for National Geographic News
"Missing" moonlets, a huge volcanic eruption, and new maps of possible ocean ice are among the results of a recent flyby of Jupiter's moons.
The observations were made as NASA's New Horizons spacecraft whipped around the gas giant this past spring on its way to rendezvous with the dwarf planet Pluto in 2015.
(Read "NASA Probe Heads to Pluto" [January 19, 2006].)
Using Jupiter's gravity like a slingshot allowed New Horizons to shave years off its travel time to distant, icy Pluto.
The approach was also the first time a probe had been that close to Jupiter since the Galileo mission ended in September 2003.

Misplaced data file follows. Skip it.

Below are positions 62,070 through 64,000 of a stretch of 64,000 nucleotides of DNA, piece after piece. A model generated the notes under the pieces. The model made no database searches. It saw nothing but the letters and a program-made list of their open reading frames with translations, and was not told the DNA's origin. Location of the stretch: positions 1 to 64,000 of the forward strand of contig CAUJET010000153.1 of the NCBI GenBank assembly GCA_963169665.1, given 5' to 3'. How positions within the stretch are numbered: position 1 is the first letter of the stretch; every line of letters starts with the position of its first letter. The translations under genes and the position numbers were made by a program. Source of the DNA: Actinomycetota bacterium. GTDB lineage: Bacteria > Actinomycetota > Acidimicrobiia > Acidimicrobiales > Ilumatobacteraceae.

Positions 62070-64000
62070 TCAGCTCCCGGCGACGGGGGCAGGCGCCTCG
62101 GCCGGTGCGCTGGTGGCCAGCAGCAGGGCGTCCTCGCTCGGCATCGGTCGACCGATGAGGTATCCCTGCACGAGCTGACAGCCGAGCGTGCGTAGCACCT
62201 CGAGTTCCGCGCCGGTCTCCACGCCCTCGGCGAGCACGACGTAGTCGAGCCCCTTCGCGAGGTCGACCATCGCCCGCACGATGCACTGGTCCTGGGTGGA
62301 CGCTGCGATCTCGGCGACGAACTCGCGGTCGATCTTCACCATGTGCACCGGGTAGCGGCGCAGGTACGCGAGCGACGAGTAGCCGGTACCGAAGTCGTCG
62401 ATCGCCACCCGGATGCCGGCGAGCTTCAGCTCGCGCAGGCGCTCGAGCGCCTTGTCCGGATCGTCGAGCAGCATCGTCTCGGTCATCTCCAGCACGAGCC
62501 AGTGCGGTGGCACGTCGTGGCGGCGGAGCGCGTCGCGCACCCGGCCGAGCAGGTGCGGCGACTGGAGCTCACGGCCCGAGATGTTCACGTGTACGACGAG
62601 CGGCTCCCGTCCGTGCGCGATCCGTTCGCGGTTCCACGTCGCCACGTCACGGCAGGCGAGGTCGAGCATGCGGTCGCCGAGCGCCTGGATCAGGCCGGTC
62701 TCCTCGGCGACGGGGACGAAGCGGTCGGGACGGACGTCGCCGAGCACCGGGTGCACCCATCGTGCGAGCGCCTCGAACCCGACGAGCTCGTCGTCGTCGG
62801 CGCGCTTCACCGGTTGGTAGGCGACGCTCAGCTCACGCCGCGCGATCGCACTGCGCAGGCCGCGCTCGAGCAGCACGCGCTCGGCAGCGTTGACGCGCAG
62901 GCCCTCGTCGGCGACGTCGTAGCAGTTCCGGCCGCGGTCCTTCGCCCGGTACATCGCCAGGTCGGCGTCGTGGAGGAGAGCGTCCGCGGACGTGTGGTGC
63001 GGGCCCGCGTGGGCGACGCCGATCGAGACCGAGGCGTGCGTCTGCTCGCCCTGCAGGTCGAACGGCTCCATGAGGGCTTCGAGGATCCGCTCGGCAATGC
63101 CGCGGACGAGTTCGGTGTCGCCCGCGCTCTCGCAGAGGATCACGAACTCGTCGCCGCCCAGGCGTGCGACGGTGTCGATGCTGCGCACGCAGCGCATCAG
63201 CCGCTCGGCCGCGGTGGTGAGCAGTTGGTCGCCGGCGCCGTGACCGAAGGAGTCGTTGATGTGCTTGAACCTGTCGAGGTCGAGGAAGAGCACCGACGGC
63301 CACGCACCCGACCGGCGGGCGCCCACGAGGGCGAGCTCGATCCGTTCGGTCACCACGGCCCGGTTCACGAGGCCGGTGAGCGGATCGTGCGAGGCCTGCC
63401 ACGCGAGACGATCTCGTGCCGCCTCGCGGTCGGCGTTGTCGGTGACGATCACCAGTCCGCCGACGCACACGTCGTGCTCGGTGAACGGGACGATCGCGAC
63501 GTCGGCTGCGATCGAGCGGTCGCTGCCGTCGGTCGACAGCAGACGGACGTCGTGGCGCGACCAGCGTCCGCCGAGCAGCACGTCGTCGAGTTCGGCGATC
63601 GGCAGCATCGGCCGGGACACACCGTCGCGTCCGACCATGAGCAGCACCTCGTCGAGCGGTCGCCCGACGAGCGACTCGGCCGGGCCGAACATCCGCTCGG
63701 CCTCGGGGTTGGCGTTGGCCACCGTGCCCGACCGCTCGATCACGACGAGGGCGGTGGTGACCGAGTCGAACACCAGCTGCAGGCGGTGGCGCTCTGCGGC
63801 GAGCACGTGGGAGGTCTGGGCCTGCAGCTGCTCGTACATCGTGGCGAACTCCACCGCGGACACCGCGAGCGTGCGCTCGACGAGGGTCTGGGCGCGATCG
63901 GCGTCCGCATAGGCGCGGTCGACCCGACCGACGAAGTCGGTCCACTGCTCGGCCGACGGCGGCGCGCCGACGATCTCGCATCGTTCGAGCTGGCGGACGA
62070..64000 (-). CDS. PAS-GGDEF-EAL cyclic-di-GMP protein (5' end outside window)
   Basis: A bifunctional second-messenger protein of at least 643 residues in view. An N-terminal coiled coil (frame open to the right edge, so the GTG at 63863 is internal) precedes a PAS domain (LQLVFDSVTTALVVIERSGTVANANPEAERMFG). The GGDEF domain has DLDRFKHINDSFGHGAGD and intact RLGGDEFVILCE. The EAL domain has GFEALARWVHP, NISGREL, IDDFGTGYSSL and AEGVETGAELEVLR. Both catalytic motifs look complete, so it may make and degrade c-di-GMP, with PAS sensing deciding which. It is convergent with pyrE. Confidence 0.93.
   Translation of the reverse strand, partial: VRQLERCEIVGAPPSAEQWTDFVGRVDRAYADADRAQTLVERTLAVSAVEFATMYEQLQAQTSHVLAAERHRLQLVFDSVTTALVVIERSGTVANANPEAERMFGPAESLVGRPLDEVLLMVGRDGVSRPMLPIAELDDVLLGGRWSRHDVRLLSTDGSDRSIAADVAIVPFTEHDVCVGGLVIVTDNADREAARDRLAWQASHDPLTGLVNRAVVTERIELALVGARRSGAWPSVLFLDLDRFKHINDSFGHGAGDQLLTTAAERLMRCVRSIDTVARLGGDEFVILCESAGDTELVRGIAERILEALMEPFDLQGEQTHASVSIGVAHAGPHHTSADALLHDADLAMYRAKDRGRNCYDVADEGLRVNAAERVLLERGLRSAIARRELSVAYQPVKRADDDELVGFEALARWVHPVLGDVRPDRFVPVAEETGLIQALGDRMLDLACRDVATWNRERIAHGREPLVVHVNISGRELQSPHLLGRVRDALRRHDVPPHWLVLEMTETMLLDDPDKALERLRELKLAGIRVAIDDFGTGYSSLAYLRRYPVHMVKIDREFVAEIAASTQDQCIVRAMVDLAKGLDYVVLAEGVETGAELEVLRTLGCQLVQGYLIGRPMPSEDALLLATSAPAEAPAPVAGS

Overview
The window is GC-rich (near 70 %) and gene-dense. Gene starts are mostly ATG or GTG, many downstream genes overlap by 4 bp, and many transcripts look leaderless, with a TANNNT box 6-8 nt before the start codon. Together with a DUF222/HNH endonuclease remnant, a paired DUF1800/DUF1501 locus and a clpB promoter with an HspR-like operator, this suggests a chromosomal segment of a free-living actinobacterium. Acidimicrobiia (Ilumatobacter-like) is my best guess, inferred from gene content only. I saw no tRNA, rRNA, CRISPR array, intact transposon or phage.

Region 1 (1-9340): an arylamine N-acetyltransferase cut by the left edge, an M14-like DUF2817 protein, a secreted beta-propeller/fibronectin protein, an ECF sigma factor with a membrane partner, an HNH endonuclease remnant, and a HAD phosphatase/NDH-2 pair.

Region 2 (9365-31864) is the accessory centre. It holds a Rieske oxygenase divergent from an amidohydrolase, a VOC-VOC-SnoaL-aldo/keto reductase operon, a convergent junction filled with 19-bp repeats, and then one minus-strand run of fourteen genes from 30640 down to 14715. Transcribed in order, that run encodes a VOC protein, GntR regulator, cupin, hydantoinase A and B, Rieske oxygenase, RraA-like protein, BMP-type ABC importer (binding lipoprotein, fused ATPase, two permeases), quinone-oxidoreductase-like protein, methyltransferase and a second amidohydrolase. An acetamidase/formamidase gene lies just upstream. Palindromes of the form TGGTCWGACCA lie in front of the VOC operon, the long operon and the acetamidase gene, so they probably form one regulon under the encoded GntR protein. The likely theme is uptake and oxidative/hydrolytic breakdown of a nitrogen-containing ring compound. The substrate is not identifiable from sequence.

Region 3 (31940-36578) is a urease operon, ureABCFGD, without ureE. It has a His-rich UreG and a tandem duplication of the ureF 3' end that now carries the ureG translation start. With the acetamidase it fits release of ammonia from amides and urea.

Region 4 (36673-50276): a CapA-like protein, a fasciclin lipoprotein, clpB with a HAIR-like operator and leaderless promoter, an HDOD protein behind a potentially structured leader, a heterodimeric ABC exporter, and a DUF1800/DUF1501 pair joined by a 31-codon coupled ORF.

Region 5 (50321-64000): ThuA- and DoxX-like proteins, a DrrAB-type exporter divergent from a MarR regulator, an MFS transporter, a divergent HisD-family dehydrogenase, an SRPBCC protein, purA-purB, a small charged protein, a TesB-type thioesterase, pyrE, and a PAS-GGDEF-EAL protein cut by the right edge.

Several teams of scientists used the opportunity to capture detailed images that allowed them to study different aspects of Jupiter.
Their findings appear in this week's issue of the journal Science.
No Tiny Moons
Perhaps the most surprising find for astronomers was an absence of tiny moonlets within the planet's rings.
Prior missions had revealed four small moons orbiting inside the orbit of the large moon Io.
The smallest of these are Adrastea, at 12 miles (20 kilometers) in diameter, and Metis, at 25 miles (40 kilometers) in diameter.
Earlier instruments weren't sensitive enough to spot moons much smaller than these. But scientists presumed that moonlets existed, because where there are big objects, there are usually lots of smaller ones.
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